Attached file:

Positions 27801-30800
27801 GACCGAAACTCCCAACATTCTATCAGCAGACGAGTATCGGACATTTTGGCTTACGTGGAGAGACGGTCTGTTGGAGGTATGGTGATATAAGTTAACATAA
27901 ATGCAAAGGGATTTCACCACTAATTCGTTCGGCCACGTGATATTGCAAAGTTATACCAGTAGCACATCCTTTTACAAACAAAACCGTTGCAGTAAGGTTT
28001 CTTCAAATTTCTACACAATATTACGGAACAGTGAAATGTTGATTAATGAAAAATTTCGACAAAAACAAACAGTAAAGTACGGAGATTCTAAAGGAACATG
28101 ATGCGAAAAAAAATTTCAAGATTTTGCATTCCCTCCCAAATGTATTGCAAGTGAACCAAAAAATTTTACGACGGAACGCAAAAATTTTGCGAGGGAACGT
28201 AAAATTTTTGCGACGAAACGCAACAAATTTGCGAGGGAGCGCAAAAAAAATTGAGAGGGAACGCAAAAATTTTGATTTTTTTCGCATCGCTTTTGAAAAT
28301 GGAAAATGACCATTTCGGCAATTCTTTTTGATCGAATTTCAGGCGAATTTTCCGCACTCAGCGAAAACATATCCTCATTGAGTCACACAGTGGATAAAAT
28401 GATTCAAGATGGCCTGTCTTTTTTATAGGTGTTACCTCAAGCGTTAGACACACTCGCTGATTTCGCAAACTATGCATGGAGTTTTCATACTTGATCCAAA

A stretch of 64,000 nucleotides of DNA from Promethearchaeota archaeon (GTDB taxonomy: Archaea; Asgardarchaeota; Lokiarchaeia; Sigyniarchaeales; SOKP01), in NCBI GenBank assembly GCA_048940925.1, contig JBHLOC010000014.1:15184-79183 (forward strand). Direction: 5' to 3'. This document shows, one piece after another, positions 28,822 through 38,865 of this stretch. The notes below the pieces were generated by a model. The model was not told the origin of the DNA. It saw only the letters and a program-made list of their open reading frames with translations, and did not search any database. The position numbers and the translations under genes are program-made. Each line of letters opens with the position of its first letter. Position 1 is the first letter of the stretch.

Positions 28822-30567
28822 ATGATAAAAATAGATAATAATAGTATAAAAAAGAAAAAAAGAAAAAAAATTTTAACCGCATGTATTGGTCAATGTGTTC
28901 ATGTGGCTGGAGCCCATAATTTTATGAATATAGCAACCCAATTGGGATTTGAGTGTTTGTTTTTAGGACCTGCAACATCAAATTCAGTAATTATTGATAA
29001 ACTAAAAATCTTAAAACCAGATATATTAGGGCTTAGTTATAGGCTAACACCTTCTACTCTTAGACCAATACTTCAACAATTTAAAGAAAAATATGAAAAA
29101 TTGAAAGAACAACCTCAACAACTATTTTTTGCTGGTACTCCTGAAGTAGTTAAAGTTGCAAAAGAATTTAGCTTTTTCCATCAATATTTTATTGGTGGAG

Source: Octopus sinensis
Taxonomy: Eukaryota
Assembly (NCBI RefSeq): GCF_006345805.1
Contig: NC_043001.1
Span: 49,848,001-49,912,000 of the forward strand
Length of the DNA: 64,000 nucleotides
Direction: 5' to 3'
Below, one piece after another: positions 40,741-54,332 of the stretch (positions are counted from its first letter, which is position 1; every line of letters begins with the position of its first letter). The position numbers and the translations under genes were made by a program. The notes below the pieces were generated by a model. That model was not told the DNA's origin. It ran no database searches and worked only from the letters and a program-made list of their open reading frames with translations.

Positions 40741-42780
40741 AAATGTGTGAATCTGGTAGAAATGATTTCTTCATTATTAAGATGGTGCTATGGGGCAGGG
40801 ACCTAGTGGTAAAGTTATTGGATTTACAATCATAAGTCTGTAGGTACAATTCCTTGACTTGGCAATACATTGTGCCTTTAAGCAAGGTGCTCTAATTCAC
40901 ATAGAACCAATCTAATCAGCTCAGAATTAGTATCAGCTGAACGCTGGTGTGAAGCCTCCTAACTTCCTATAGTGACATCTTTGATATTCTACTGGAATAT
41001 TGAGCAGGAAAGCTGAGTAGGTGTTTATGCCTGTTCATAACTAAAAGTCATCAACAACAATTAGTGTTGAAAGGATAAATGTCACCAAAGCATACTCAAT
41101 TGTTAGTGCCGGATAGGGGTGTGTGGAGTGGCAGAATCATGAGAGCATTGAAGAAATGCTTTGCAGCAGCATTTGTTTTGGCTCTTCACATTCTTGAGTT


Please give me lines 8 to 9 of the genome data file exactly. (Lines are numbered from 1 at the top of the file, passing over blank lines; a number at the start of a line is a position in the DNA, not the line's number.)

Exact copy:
28401 GATTCAAGATGGCCTGTCTTTTTTATAGGTGTTACCTCAAGCGTTAGACACACTCGCTGATTTCGCAAACTATGCATGGAGTTTTCATACTTGATCCAAA

A stretch of 64,000 nucleotides of DNA from Promethearchaeota archaeon (GTDB taxonomy: Archaea; Asgardarchaeota; Lokiarchaeia; Sigyniarchaeales; SOKP01), in NCBI GenBank assembly GCA_048940925.1, contig JBHLOC010000014.1:15184-79183 (forward strand). Direction: 5' to 3'. This document shows, one piece after another, positions 28,822 through 38,865 of this stretch. The notes below the pieces were generated by a model. The model was not told the origin of the DNA. It saw only the letters and a program-made list of their open reading frames with translations, and did not search any database. The position numbers and the translations under genes are program-made. Each line of letters opens with the position of its first letter. Position 1 is the first letter of the stretch.